A former first-string campaigner, now the greens consider him a non-person.
“The anti-nuclear movement is partly responsible for global warming,” [Mark Lynas] says. “Everywhere, pretty much, where a nuclear plant was cancelled, a coal plant was built instead, and that’s because of the anti-nuclear movement…
Lynas has been very critical of Greenpeace’s policy towards a GM crop that’s become totemic among campaigners. Golden rice is a crop that’s been modified, by the insertion of the genes for the chemical beta-carotene, in an attempt to make it provide more vitamin A. “Vitamin-A deficiency is one of the leading causes of death in southeast Asia,” says Lynas. “It’s led to blindness and the death of about a quarter of a million people a year.” Yet campaigners, including Greenpeace, lobbied against it.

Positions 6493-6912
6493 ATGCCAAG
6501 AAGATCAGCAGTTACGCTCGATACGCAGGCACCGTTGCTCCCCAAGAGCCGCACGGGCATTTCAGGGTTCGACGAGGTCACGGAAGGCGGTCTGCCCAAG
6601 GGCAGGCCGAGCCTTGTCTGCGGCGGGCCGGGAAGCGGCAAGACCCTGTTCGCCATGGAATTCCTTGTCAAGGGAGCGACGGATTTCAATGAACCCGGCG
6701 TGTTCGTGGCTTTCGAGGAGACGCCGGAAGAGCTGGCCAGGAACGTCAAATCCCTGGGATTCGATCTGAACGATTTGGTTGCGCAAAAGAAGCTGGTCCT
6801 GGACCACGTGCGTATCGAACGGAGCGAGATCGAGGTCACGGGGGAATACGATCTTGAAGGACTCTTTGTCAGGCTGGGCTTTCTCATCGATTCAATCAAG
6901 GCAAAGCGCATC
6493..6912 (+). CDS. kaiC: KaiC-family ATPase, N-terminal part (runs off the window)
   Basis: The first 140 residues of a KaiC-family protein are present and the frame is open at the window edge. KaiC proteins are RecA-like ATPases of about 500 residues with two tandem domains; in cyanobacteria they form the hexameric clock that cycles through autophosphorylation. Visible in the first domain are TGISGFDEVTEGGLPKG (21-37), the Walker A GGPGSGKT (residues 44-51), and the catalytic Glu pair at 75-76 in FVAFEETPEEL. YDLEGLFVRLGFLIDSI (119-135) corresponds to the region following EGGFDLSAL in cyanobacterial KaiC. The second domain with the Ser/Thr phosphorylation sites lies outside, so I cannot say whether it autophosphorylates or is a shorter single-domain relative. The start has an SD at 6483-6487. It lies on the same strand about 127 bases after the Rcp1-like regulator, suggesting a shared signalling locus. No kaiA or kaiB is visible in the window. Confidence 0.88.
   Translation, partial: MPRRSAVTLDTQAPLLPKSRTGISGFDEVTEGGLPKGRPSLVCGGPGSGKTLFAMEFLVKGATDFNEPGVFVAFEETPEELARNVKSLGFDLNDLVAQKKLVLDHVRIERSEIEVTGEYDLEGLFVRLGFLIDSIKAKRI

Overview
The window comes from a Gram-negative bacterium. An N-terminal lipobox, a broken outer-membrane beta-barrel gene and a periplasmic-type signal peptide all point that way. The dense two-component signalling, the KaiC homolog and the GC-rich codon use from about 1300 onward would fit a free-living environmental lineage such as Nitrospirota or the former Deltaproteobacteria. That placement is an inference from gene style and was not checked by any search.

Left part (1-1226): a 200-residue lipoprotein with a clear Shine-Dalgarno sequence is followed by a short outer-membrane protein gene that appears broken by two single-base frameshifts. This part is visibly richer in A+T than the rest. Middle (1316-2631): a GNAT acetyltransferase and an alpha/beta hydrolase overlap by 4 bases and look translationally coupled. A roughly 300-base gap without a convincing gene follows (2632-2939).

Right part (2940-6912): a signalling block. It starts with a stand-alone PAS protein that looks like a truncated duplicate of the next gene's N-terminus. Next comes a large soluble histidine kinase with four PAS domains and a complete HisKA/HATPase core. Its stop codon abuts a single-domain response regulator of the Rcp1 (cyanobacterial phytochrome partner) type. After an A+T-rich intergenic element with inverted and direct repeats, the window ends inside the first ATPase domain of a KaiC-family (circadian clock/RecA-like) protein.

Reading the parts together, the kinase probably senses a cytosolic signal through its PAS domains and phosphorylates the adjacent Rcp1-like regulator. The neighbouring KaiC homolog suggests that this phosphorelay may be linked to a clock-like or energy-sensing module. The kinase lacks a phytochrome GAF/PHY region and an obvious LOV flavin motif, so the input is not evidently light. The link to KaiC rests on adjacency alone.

Greenpeace insists golden rice is a “waste of money” and an “ineffective tool… [that] is also environmentally irresponsible, poses risks to human health and compromises food security”. For Lynas, its stance is “just superstition. There are tens of thousands of kids who are dead who wouldn’t be dead otherwise. I don’t see how you could put this any other way. Imagine if Monsanto had been culpable in the deaths of tens of thousands of children! It would be all over the Guardian.” (Lynas later made the partial concession that “there have been technical hold-ups in the golden rice project, and you can’t solely blame Greenpeace for the overregulation that is applied to GMOs”.)